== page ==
by Erin Hoffrance
I had the opportunity to attend the 2011 LLOPS Professional Development Workshop held at the Seattle University School of Law Annex. And I have to say, what a great location! It was also the first time in two years that I was able to enjoy the program without the stress of being a member of the Professional Development Committee. The first session, Mining SEC Documents, was led by Elizabeth Osborne, who is very knowledgeable about the world of the SEC, filings, documents, etc. Her handout listed definitions of the most common SEC documents, and she discussed the types of information you can find within each type of document. This is truly great information for those reference requests I receive to research public companies. For instance, the 8-K has unusual events, so it might be beneficial to monitor those for any types of changes that occur between 10-K and 10-Q filings. The Workshop attendees had many questions for Elizabeth, and she answered them all quickly with her wealth of knowledge and handy tips.
Next up were Merrill Chertok and Julie Fontenelle from the Microsoft Library. Their topic was Managing Electronic Resources, and they showcased their wonderfulSharePoint internal site with us. Julie’s current big project was bringing the Legal Library under the same umbrella as the general Microsoft Library. From the way they spoke, it seemed this undertaking has so far been well-received. Merrill spent the rest of the session speaking about e-books and the highs and lows of the transition to providing this format for their patrons. For those interested in moving toward providing e-books in their library, Merrill emphasized the importance of understanding the various formats that e-books come in and the readers that work with said formats.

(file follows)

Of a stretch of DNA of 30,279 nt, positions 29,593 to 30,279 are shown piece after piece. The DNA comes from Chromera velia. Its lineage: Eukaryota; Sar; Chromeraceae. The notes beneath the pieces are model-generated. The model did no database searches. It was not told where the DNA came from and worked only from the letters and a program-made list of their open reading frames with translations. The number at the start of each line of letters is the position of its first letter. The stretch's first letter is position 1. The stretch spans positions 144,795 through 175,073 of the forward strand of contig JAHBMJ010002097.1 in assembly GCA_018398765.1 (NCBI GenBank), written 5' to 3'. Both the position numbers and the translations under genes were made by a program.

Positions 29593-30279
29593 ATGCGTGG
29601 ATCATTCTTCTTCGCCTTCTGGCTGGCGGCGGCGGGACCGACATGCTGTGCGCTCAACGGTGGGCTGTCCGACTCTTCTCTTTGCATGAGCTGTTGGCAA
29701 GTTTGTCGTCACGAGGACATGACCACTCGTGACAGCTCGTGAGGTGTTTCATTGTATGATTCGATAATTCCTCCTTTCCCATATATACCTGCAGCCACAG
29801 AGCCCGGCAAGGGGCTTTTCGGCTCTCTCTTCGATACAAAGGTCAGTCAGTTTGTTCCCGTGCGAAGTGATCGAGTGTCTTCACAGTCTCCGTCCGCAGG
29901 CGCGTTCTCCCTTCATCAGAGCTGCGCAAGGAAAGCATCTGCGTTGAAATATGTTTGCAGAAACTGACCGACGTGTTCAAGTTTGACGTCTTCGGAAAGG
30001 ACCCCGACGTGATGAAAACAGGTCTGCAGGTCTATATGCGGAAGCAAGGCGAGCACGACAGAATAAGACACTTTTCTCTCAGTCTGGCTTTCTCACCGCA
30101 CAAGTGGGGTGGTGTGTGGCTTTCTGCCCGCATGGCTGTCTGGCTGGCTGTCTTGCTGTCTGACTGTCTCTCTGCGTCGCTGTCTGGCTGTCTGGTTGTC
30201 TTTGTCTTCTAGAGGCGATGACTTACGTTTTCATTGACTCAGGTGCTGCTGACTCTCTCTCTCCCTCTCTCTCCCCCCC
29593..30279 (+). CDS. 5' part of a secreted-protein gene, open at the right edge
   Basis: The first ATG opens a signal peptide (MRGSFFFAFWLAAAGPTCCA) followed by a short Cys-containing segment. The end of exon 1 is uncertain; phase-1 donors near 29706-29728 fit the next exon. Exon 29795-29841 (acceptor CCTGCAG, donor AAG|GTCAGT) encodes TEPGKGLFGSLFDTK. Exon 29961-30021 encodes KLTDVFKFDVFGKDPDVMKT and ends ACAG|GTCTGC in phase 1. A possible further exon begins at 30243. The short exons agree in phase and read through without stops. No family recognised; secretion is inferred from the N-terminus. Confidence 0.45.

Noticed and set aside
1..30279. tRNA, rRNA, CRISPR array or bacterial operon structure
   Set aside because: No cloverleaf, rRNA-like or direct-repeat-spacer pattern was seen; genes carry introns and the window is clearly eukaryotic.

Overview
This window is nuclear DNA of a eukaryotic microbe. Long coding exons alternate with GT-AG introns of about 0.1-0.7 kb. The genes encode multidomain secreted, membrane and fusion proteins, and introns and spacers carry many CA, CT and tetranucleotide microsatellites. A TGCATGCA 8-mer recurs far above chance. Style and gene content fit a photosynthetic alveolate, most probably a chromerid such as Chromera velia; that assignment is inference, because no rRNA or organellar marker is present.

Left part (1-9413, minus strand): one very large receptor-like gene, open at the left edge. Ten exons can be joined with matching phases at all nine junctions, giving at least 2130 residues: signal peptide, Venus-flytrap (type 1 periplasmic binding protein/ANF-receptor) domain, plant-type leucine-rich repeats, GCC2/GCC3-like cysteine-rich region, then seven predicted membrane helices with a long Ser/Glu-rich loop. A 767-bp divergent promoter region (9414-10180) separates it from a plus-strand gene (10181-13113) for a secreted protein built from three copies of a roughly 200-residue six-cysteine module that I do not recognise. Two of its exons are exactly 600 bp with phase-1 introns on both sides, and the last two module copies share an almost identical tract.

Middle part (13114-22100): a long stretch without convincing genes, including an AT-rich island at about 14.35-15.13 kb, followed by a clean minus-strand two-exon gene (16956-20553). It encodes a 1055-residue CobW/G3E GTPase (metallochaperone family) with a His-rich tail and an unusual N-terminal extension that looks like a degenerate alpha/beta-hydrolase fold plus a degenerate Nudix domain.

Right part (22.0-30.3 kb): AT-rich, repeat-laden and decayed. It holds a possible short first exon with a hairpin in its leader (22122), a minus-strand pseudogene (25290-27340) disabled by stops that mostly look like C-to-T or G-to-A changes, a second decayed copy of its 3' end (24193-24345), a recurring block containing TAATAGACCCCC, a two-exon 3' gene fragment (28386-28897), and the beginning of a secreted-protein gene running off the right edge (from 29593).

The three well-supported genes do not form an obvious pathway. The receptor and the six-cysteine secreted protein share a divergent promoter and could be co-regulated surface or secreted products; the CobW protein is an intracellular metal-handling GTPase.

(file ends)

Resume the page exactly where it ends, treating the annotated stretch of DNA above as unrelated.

The first session after a yummy and filling Taco Salad Bar lunchwas Alvin Ziontz’s Lawyering in Indian County: the Struggle for Indian Sovereignty in the Northwest. Alvin was a truly informative and knowledgeable speaker. Not only did hespeak about Indian law, but also about ethnocentrism, the Boldt Decision and his meetings with Marlon Brando. He is retired now, but has published a memoir called A Lawyer in Indian Country.
The last speaker of the day, and the session I was really looking forward to, was Denis Stearns who spoke about Food Safety/Food Product Liability Litigation. It was easy to see that Denis is truly invested in this aspect of his work. He sure does have a passion for it, and listening to him speak, I could see why. Denis played a few minutes of a video from KCTS 9 Connects to give us a little background on the Jack-in-the-Box case he was involved in back in the early 1990’s. When he worked on this case, right out of law school, he was actually on the side of Jack-in-the-Box. He also spoke about where food product liability issues are today and the struggle between the meat industries and government organizations like the USDA and the FDA. If you’re wondering, yes, Denis still eats meat – he’s just pretty picky about where his meat comes from. Denis has also published an article in the Journal of Food Law & Policy, entitled, “Preempting Food Safety: An Examination of USDA Rulemaking and its E. coli O157:H7 Policy in Light of Estate of Kriefall ex rel. Kriefall v. Excel Corporation.”
A hat tip to the Professional Development Committee for a well-rounded 2011 program! And a big thank you to the Grants Committee for assisting me in attending this great workshop!